I prepared some of these by washing them and then frying in a pan with oil.   I had to decant some of the water during cooking as it had caught up in the gills.  I added some ham to the mixture in the pan and ate them on toast.   The taste resembled Volvariella slightly, though it was not as intense.   I found that it left a pleasant after taste when I had finished the meal and this lingered for some time.

There is a smaller abundant  native species, Laccaria lateritia.  It is very similar in general appearance, but it is smaller and the stems do not display the same striations as in L. proxima.  It is probably edible as well but I have not tried it at this stage.

This is an interesting mushroom because of its abundance and well established edibility from overseas experience.  Though it is not considered to be a choice edible, it is quite palatable and the pleasant after taste makes it interesting.  I suspect that it has a flavour enhancing quality to it.

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Xerula australis – edible and medicinal

Xerula australis has synonyms Xerula radicata var. australis and Oudemansiella radicata var. australis.  (ref: Bougher and Syme)  There are several closely related species that are difficult to distinguish even with a microscope.

While this species is reported to be edible, it does not find too many rave reviews, although one variety of Xerula radicata is being sold in kit form in China and they describe it as delicious (I suppose they would!).

It has been suggested that they might make a colourful addition to a stir fry.  You would need to find a few of them though, as they are only a small mushroom with a cap 20-40 mm across and a tough inedible stem.  They have quite a distinctive appearance as shown in this image kindly provided by sunphlo.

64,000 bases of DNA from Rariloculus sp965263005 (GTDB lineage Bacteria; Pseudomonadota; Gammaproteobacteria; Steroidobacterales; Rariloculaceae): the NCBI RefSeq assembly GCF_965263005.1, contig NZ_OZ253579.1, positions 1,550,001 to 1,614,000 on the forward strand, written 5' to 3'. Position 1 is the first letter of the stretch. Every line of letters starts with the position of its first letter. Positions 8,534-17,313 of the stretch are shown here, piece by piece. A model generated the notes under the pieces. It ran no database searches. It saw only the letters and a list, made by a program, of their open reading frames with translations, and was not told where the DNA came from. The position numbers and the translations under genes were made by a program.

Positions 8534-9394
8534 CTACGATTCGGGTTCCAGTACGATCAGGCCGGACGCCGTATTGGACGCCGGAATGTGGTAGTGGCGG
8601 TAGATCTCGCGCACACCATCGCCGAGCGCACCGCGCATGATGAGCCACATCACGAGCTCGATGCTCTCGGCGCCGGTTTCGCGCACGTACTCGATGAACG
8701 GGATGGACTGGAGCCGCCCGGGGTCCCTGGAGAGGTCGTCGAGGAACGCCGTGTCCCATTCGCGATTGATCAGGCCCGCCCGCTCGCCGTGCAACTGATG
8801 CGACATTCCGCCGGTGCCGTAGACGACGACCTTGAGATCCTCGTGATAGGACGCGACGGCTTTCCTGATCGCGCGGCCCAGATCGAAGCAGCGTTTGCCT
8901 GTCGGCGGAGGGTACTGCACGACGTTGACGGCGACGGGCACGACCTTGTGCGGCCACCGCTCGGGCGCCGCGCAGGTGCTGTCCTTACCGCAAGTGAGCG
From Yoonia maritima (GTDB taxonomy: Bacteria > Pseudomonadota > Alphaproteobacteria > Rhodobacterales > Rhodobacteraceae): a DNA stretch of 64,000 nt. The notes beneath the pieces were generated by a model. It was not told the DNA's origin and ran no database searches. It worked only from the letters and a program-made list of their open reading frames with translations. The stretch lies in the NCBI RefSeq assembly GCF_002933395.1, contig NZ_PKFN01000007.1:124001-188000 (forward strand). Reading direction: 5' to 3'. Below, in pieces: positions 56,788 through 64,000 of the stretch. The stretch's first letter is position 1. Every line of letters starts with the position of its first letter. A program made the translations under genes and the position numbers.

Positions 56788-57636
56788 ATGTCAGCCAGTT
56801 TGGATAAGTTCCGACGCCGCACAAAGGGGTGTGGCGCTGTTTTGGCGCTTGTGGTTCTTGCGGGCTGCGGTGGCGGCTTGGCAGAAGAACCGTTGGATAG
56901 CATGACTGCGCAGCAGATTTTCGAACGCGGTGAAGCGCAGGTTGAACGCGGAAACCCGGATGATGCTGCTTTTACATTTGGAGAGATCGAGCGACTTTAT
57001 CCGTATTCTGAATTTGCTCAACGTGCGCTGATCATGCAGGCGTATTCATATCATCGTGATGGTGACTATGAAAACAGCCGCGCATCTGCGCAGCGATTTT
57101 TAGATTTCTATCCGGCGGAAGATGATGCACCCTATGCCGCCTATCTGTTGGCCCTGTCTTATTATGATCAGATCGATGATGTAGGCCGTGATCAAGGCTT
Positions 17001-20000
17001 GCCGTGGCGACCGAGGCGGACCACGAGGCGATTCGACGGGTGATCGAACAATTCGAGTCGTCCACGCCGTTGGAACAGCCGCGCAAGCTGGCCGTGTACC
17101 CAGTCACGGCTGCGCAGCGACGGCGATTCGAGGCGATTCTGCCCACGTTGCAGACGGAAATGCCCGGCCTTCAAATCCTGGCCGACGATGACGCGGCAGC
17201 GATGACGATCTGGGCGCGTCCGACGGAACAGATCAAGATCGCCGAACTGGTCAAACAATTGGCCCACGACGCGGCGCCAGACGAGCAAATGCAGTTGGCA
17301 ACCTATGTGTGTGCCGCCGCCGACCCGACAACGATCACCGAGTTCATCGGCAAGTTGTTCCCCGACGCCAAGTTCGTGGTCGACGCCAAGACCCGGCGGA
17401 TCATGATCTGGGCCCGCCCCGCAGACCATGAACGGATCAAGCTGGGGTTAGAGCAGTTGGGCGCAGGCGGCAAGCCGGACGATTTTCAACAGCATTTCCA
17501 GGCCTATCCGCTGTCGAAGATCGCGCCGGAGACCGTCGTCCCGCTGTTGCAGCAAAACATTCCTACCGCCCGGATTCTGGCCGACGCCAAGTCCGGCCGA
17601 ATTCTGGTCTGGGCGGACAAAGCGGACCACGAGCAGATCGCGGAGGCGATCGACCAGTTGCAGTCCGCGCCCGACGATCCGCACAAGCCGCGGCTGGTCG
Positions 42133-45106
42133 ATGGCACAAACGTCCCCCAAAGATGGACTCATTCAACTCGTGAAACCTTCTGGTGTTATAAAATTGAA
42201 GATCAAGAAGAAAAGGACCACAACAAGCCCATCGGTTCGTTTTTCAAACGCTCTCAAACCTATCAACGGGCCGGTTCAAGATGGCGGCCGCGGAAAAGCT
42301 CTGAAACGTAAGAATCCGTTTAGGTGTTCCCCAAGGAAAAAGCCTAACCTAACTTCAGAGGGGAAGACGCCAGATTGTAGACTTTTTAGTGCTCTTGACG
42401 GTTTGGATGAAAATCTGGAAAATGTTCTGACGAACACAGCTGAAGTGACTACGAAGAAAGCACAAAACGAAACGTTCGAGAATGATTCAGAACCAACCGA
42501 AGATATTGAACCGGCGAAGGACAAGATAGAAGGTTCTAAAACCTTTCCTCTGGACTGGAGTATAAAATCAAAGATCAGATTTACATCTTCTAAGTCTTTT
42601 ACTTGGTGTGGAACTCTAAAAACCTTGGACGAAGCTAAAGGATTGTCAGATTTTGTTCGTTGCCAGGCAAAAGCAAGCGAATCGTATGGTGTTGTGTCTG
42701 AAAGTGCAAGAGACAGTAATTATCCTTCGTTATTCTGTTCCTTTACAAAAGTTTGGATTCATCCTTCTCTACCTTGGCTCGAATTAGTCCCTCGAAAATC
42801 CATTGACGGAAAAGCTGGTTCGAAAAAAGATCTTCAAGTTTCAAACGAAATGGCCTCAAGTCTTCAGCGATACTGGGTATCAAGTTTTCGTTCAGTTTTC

Xerula australis

An interesting feature of Xerula radicata and most probably this variety is that it contains an anti-hypertensive agent known as  oudenone.  (who’d have known?)  The cultivation of  the fungus in liquid medium and extraction of the active ingredient is the subject of US patent 3835170.  The information in that patent suggests that the active ingredient is reasonably heat stable and should survive a mild cooking process at least.  Whether this is a good thing or not might depend on the individual.

I have set up a new category for fungi that I have not had any personal experience with, or reports of, other than that they are mentioned in the literature as being edible.   If anyone has experience with eating these, I would like hear about it.

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Laetiporus sulphureus – an exciting prospect

In other parts of the world Laetiporus sulphureus is known as chicken of the woods and is  considered a good edible mushroom. I had not heard of any occurence in Australia, but Ray Palmer of north Queensland has reported it growing on Eucalyptus near his home.  You can see Ray’s pictures on his Flickr site, here.

I would emphasise that I have not eaten this mushroom, and I am not aware that Ray or anyone else has either. So it is in the ‘potential’ category for the moment. But an exciting prospect!

Note 26/2/2013.  Since it is reported as edible in the comments below, I have upgraded this to the ‘edible but untried’ category.